Orange Uncovers Its SPV
The handset is manufactured by the maker of the Hewlett-Packard Co. (NYSE: HPQ) iPaq, Taiwanese firm High Tech Corp. (HTC). It is branded with the Orange logo and will be available in the U.K. shops on November 11 priced at £179 (US$277) before sales tax.
Later next month the phone will make its appearance in other Orange territories, namely France (for €300, about $293), Denmark, and Switzerland. Belgium will get it in December, while the Dutch have to wait until January 2003.
But with Orange holding an exclusive deal for this particular Windows-driven handset for one year, the real news today is that other countries will be taking delivery of alternative handsets carrying the Microsoft OS in the coming months.
U.K.-based mobile device maker Sendo Ltd. told us at the launch event that it would be shipping its tri-band Z100 GSM handset to Spanish carrier Telefónica Móviles SA in November this year, as well as to "two of the big Italian mobile operators," says Marleen Van Lookeren Campagne (honest!), Sendo's senior communications manager. Pick two from: Telecom Italia Mobile SpA (Milan: TIM), Wind Telecomunicazioni SpA, and Vodafone Omnitel.
Also getting Sendo the handset this year, according to Marleen Van Lookeren Campagne, are French carrier SFR and Hong Kong CSL Ltd. In 2003, Marleen Van Lookeren Campagne says, the vendor will be delivering to T-Mobile (UK) in the first quarter, and Cingular Wireless, though a clear timetable for U.S. delivery was not available.
Samsung Electronics Co. Ltd. (Korea: SEC) also had its Windows-based handset in view at the London event, but it is not even talking to the European carriers yet, even though it is developing a GSM-based smartphone. The model it does have is a CDMA handset that it is to ship to Verizon Wireless in the first quarter of 2003.
But back to the STD -- sorry, SPV. In short: impressive phone, quite impressive price, reasonably impressive demo, less impressive name, slightly nauseating London love-in for the launch. I swear, Microsoft's VP of the mobile devices marketing group, Juha (pronounced Yeuhaah!) Christensen, was that close to thanking his folks for bringing him into the world, so happy was he to be on stage presenting a mobile phone.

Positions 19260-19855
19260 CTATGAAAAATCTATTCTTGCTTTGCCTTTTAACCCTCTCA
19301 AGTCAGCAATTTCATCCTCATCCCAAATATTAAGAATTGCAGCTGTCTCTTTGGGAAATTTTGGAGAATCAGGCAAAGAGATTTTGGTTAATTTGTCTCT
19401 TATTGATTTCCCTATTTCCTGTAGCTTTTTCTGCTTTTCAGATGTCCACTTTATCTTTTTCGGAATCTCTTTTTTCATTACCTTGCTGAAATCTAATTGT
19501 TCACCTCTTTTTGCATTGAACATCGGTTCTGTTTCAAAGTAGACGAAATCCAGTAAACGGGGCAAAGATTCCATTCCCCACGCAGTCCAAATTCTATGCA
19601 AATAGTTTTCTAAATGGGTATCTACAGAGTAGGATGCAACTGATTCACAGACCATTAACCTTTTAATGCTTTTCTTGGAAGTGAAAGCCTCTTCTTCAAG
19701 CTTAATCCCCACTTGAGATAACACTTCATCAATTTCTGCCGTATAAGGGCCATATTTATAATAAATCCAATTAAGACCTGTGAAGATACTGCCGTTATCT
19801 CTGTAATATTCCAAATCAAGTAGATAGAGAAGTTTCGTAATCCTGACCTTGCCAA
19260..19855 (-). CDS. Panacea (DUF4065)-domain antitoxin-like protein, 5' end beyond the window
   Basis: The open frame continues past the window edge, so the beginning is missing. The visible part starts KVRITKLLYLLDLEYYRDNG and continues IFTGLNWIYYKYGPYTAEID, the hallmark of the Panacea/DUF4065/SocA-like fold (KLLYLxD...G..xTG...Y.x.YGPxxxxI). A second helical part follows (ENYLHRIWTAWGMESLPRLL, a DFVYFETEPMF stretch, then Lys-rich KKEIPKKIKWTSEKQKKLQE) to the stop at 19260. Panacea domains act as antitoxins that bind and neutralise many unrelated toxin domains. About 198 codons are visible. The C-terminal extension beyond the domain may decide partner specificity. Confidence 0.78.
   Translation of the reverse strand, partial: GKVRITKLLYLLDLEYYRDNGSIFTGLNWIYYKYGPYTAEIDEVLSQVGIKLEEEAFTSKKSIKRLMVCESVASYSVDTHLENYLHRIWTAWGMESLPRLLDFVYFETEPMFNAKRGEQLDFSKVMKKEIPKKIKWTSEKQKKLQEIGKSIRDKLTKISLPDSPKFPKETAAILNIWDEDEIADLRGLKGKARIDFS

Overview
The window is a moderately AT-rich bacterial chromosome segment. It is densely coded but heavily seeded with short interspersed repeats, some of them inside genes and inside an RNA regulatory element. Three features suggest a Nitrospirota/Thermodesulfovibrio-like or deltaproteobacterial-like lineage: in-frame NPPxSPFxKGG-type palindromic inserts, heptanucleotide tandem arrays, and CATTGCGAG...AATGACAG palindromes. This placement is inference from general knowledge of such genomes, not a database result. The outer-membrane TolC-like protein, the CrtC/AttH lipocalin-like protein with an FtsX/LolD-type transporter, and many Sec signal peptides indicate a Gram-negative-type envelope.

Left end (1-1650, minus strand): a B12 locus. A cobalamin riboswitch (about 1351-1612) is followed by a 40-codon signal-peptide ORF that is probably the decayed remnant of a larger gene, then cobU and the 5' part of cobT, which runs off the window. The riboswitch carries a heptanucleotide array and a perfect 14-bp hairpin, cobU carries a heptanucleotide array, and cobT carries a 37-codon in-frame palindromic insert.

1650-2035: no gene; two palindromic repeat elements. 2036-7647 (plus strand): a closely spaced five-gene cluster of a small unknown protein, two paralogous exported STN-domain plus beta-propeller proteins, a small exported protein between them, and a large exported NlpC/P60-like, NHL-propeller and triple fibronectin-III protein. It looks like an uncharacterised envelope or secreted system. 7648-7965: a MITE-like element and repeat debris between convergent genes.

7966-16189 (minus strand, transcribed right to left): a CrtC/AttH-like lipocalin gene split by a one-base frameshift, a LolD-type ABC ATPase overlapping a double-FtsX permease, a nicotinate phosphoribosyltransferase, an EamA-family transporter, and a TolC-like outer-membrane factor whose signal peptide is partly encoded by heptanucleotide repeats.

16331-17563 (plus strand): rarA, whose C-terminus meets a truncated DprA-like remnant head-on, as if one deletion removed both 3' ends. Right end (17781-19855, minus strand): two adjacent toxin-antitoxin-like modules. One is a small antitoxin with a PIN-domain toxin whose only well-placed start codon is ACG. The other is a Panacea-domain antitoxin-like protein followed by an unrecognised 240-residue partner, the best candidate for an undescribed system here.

First, the name. SPV. That stands for Sound Pictures Video. Next!
The phone. We got our hands on it and had a quick play. And it's very intuitive, easy to use, and reactive. It was only a short fumble, but as short fumbles go it was quite impressive. That did not include accessing the wonderful world of the Web, though, so the GPRS connection was not tested in anger, nor was the view of online content.
The price -- £179 ($277) -- is slightly below pre-release random guesswork. A quick poll of attendees at the launch had folk predicting prices between $300 and $500. To use the online functionality -- users can visit any URL but those Websites "designed for small screens will obviously look better," says Richard Brennan, executive VP for Orangeworld and Brand -- and send email will cost U.K. users an extra £6 ($9.30) in addition to their voice and SMS plans. They only pay extra for "specific events, such as downloading a ringtone," says Brennan, and picture messaging will also command an additional fee.
Applications available on the GSM tri-band handset include Windows Media Player, Outlook (with synchronization capabilities), and picture messaging using a clip-on camera; and there's a slot for a memory card. The home screen can be customized by the user and can be reached at any point using the useful home button on the phone's keyboard. Handset features can be upgraded over the air -- a feature of particular use for corporates looking to arm their sales forces with these devices, believes Orange. Games figure pretty highly in the "what great things can SPV users do," too. But with a color screen and these types of applications, won't that suck the battery dry? "A heavy user, such as myself, will get a whole day's use from a charged battery," says Brennan.
Orange has ordered 200,000 units from HTC, and Brennan believes this will last them until the end of 2003, though more can be ordered in tens of thousands. He was very vague about subsidies, however, skirting such questions by saying only that the subsidies for this handset were no greater than for other devices.
Barring a serious mishap, this device looks like a hit in the making, one that will no doubt boost Microsoft's standing in the mobile industry and its position in the OS league tables (see Phone, Camera, Action!). If only it didn't sound like something you might catch at an iffy party.
— Ray Le Maistre, European Editor, Unstrung